I left North Dakota for a lot of good reasons. Pretty much everything I wanted in life, especially back when only Al Gore had the Internet, was in a major metropolitan area; a place to try to be a songwriter, a musician, a writer, or something just different than I could be back in one of the most rural states in the US.
And that judgment was largely right, then and now. I found opportunity in the big city that would have eluded me back in the rural west, then and, let’s be honest, now. I’d have never fallen out of college into a major market talk radio job; I’d have never tripped into either of the careers I’ve had since then; nothing that is my life today had I stayed in North Dakota, other than faith and family – and my family is mostly here, too.
And for better or worse, that’s the way it’s going to be for at least the next five years. I was working remotely – at least for a while – before it was cool; from 2015 through most of 2017 I worked from home. And it was great. But when the jobs ended – and they did – the immutable fact is, being where the work was, having a network and a presence and a reputation among a critical-enough mass of people in the industry to find the next job was pretty much non-negotiable.
So the ties that bind me to the big city are emotional, financial and personal.
Oh, yeah – and I’m stubborn. I may eventually walk away from the city, to someplace in Minnesota with a functional two-party system, or across the river to solid, competent, red Northwest Wisconsin. But I’ll do it on my own time. I won’t run away from the mob, either on the street or in city hall. Not if I can help it.
So I’ve got my reasons for being here, and I’m fine with that.
Still, I brought a little bit of my home here. North Dakotans are famously stoic, and calmly but ruthlessly pragmatic – and it shows in the way the state governs itself. And, to be honest, it did, mostly, even when the state’s governor and its congressional delegation were longtime Democrats – although the likes of George Skinner and Byron Dorgan and Kent Conrad would look like Barry Goldwater in the modern Democratic Party; Collin Peterson is as close as you’ll find in the wild today. And I compare the public life of my “new” home of 30-odd years to my old one, and find it grossly wanting. Perhaps the lower population density means that there’s noplace to escape the wrath of an angry populace; perhaps the more modest budget for a permanent political and non-profit class means that politicians of all stripes need to mind their manners, since they are unlikely to wind up in permanent political sinecures. More than a few former governors in the Dakotas and Montana went back into private legal practice after leaving office; perhaps knowing they were going to be back on Main Street one day tempers behavior in a way that looking forward to a “teaching” job at the Humphrey Center and a cushy and largely ceremonial “job” at a law firm or non-profit doesn’t. And I suspect it’ll take a genuine catastrophe – not the twin, training-wheels problems, Covid and the Floyd Riots – to strip away enough of the surplus wealth that enables rot-enabling dross like our non-profit/industrial complex and academic complexes to thrive. And that’s a level of catastrophe that will make Governor Walz’s original models look pollyannaish – a serious epidemic, like aerosol Ebola or a reawakened Bubonic Plague; rioting with guns instead of spray paint.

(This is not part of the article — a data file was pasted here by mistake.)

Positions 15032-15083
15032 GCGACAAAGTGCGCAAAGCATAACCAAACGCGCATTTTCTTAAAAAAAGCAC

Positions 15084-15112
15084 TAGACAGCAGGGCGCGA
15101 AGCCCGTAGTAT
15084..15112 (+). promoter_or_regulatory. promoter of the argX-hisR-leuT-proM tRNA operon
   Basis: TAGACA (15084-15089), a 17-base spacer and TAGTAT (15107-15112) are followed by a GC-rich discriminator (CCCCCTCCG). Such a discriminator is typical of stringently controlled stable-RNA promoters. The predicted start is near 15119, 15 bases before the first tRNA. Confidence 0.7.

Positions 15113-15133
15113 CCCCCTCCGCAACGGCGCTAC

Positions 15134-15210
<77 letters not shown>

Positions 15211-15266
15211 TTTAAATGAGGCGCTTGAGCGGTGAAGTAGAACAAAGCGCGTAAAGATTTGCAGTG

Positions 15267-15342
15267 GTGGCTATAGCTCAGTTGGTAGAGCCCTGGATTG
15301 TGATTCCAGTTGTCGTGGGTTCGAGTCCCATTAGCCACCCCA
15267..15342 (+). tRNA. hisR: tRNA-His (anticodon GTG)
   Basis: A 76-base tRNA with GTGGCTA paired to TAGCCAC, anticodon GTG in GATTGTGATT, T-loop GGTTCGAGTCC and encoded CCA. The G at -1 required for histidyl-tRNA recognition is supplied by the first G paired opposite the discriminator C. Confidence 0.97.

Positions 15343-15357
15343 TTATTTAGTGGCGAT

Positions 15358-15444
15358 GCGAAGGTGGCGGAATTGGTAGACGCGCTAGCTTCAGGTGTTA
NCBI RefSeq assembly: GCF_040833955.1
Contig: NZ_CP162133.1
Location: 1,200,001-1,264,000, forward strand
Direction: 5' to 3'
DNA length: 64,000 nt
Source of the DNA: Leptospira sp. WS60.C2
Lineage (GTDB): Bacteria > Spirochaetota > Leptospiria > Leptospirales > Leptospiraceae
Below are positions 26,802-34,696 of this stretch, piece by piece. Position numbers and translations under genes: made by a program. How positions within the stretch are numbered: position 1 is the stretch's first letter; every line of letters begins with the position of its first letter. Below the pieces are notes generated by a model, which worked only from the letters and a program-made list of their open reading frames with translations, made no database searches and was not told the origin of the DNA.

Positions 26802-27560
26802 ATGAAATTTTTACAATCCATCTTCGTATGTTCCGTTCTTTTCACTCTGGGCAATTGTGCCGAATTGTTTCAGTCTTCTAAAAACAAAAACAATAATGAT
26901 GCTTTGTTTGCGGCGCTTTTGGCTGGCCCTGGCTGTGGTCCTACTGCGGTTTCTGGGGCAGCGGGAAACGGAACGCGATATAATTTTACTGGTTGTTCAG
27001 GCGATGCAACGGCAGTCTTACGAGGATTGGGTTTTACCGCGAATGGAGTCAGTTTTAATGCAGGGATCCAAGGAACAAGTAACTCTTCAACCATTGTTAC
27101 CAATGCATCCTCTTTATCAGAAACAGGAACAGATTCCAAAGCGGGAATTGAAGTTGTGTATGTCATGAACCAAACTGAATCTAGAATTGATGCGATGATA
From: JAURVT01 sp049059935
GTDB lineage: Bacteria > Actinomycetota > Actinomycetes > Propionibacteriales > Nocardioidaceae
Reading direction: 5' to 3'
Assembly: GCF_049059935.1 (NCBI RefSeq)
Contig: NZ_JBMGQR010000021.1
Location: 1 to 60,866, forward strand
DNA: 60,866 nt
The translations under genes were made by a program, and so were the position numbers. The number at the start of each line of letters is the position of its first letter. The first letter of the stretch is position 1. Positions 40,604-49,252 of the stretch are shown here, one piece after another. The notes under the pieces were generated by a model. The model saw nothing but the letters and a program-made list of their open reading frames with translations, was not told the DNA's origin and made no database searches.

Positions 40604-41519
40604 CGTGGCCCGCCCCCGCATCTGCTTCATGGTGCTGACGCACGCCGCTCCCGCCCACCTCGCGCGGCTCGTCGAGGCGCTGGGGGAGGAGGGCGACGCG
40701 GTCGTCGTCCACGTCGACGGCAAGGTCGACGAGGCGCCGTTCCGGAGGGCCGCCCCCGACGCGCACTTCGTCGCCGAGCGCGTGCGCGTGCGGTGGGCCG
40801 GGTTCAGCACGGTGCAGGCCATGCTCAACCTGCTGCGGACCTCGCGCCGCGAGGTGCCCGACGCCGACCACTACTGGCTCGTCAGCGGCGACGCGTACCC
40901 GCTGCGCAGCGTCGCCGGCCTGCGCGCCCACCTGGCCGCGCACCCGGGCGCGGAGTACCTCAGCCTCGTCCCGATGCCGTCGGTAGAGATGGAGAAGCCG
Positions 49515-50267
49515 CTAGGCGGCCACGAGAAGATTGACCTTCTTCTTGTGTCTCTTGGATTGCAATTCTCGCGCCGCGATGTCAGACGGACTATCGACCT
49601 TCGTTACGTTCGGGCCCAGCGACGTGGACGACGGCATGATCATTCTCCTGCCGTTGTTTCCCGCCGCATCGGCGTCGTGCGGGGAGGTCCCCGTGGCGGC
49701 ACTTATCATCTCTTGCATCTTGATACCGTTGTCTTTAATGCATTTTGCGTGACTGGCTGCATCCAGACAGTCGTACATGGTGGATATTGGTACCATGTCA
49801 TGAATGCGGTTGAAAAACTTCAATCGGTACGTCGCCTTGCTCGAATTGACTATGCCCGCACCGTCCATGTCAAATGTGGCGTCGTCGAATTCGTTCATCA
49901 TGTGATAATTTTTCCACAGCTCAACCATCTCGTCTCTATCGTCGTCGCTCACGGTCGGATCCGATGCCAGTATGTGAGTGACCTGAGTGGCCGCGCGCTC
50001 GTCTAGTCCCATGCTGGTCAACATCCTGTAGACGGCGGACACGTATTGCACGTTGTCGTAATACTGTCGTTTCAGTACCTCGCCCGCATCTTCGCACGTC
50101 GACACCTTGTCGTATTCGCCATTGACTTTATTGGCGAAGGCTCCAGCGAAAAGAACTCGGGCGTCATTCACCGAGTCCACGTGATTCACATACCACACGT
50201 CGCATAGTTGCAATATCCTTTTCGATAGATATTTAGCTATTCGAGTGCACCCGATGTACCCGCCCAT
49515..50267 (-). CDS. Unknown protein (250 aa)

And let’s hope it doesn’t come to that.
I’ve got a fair number of people in my metro social circle who are making active noises about moving to the rural west. South Dakota is a current favorite – Governor Noem has distinguished herself in leading SoDak through the Covid crisis to the point where there’s talk of her being, unthinkably, a national contender. (In a just world, Governor Burgum of North Dakota would be a legitimate contender as well – but being a billionaire and by all indications pretty dang happy where he’s at, he’d have no reason to want to). I ask, mostly in fun, “you have two Dakotas to choose from, and you pick that one?”, but I get it…
My next question is absolutely serious: “Go to South Dakota…and do what?” If you’ve got a career that’s genuinely portable and can exist anywhere – or no career at all, and able to start over from rock bottom – then that makes sense. If you earn your living via the many, many parts of the economy that only occur in metro areas larger than 250,000 (and Fargo makes the cut, more or less, batting well above its weight economically – but it’s also developed its own class of “progressive” useless mouths, and along with Grand Forks the state’s only real collection of institutional Democrats), you may be looking long and hard to find a way to make ends meet. And if you’re counting on your remote job to carry you through – check those connections, both on the Internet and on your LinkedIn. You’d best have a very high profile in your industry to be able to find your next job from your den in Aberdeen.
Still, for all the Metro governments have poured into the bogus, politically-correct, perverted-to-the-point-of-Orwellian definition of “resiliency”, Victor Davis Hanson reminds us in his meditations on Æsop’s fable of the City Mouse and Country Mouse that life in the more rural areas offers the real thing – the ability to provide one’s own “safety net” far more resilient than that of even a well-intentioned social one, a genuine community.
And there are times that sounds attractive.